If we measure all distances *x* from the vantage point of a
mapframe with interlinked yardsticks and
synchronized clocks, along with chase-plane time T
and GK-velocity V≡d*x*/dT
it is traditional to define map-time *t* and coordinate-velocity
*v*≡d*x*/d*t*,
as well as traveler (proper) time *τ* and proper-velocity
*w*≡d*x*/d*τ*. The Galilean
kinematic provides the simplest expressions at low speed,
but the traveler-kinematic (proper-time/velocity/acceleration) is
easier to calculate other stuff with at high speeds.
Proper-velocity *w* is proportional to the momentum of a moving object,
and can be determined from GK-velocity V using the relation
*w* = V Sqrt[1+¼(V/*c*)^{2}].
Coordinate-velocity *v* in turn relates to proper-velocity via
*v* = *w*/Sqrt[1+(*w*/*c*)^{2}].
```
(Q1)
Can you show from this last expression (which follows directly
from the metric equation) that finite proper-velocities imply
coordinate-velocities which are always less than lightspeed
```

*c*?

We thus have three familiar ways to
describe a traveler's velocity at any speed, with respect
to a chosen reference or map frame. To minimize
confusion when talking about inter-convertable
velocities, defined with
reference to distances measured in a single inertial frame
but differing based on whose time
is being considered, we find it convenient to report
coordinate-velocity *v* (distance
traveled per unit map time) in units of [lightyears per coordinate year]
or [*c*], GK-velocities *V* are reported simply
in [lightyears per chase-plane year] or [ly/gy], and
proper-velocity *w* (distance traveled per unit
proper time) in [lightyears per traveler year] or [*rb**].
Units of years and lightyears are used here since
a typical acceleration involving
people, namely the acceleration due to gravity on earth,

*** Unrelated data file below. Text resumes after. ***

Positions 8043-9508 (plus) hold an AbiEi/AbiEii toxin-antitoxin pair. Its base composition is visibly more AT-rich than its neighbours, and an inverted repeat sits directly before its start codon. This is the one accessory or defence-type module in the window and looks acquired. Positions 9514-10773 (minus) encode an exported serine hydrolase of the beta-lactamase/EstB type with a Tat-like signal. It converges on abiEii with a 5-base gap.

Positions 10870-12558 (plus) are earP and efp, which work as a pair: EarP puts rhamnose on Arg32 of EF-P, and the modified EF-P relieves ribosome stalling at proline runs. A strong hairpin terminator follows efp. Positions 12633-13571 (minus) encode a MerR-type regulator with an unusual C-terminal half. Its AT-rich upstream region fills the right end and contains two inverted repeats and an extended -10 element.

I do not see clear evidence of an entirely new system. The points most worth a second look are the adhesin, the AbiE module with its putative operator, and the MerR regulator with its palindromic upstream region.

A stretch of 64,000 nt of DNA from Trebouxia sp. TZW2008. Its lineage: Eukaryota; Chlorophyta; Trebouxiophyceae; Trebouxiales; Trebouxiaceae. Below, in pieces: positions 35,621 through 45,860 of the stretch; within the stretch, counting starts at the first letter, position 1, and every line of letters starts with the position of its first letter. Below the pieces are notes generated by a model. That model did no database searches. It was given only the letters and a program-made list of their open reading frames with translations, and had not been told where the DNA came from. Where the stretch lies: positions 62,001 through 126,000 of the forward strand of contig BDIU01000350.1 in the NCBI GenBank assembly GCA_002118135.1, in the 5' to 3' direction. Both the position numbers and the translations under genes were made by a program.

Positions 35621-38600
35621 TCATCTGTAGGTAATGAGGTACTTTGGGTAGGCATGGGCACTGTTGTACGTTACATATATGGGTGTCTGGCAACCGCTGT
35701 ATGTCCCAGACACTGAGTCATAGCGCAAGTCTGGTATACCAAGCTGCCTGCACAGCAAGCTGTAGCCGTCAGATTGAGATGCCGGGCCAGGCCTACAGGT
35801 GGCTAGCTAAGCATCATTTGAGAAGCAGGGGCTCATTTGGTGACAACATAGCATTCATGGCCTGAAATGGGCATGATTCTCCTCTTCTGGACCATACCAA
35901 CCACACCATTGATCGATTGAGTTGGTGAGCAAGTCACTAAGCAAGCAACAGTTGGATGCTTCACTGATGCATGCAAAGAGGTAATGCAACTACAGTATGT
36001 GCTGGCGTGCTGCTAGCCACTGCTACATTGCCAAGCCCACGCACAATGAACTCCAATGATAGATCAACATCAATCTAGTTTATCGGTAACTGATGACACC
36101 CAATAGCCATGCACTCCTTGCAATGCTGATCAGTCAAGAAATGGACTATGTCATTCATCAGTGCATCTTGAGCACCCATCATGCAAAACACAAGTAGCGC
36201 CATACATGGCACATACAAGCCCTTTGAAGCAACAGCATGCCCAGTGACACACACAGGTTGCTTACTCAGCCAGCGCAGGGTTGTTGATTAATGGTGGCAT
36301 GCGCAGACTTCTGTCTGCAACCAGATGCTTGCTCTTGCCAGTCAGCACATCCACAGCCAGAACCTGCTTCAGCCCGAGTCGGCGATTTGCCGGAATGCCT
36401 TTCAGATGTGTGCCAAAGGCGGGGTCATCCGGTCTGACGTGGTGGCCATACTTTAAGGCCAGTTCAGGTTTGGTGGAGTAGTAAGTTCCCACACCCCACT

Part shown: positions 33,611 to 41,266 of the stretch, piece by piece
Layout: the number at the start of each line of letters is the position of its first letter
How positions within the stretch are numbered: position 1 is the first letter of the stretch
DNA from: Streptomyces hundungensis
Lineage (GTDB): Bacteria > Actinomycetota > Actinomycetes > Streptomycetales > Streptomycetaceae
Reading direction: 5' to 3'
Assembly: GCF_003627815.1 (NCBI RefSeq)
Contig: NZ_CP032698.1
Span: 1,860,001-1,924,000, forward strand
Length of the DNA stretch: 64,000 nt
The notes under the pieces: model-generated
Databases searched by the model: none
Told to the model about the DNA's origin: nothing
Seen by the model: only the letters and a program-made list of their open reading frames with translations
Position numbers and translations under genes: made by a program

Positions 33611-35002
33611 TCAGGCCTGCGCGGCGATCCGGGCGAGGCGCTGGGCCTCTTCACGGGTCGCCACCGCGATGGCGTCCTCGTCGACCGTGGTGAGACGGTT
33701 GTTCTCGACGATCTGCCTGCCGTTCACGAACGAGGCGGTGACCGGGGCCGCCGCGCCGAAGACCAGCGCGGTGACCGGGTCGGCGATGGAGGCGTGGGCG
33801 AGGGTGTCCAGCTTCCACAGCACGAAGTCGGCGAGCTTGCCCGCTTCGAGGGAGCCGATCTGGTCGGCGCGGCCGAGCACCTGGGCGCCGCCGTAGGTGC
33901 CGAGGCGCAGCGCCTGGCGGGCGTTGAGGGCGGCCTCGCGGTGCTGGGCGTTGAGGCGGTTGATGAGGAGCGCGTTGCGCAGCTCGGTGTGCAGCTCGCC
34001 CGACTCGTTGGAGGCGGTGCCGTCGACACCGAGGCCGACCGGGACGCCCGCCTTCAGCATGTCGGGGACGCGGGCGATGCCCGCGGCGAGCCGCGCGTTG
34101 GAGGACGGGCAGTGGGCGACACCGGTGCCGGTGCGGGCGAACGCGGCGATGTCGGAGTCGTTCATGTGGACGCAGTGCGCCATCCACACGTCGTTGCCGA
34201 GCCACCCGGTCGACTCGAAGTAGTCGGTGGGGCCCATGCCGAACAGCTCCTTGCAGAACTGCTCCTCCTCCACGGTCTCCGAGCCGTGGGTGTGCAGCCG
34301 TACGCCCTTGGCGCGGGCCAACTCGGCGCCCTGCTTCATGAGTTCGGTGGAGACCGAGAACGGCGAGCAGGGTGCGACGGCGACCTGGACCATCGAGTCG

is 1.03 [ly/yr^2]. For example, a proper-velocity of
1 [lightyear per traveler year] marks the transition between
relativistic and non-relativistic behaviors. ```
(Q2)
With a bit of manipulation of the equations above, can you show that
1[rb] = 0.7071[c] = 0.9102[ly/gy]?
```

```
(Q3)
Given this, how much traveler time Δ
```*τ* elapses
during constant 1-gee
acceleration for a million lightyears distance?

Also, what's the final proper
velocity

```
(Q4) What
is the proper-velocity "land-speed record" for objects accelerated by
man?
```

This was probably attained in November 1995 by electrons
in the LEP2 accelerator
at CERN in Geneva, which were accelerated through an electric potential
of 70 billion
volts and hence had a kinetic energy of
There is a simple way to keep track of these effects. Note from above
that proper-velocity *w* can be written in terms of coordinate
velocity as
*w* = γ*v* =
*v*/Sqrt[1-(*v*/*c*)^{2}].
If one
object is moving rightward with coordinate speed
*v*_{1} in the frame in which you measure
distances, and a second object is moving leftward toward the first
with speed *v*_{2} in that
same frame, then the proper-velocity of the first object
in the frame of the second is *w*_{12} =
γ_{1}γ_{2}(*v*_{1}+*v*_{2}).
In other words, when calculating relative proper velocities, the coordinate
velocities add while the gamma values have to be multiplied.
This expression then allows
one to calculate the relative speeds and energies attainable when
throwing objects (like
elementary particles) at each other at relativistic speeds from
opposite directions. ```
(Q5)
What is the relative proper-velocity, in lightyears per traveler year,
of two 70 GeV electrons in head-on collision trajectories?
```

This may be
the "relative-speed record" for objects accelerated by man.

Send comments, your answers to problems posed, and/or complaints, to philf@newton.umsl.edu. This page contains original material, so if you choose to echo in your work, in print, or on the web, a citation would be cool.

` (Thanks. /philf :)`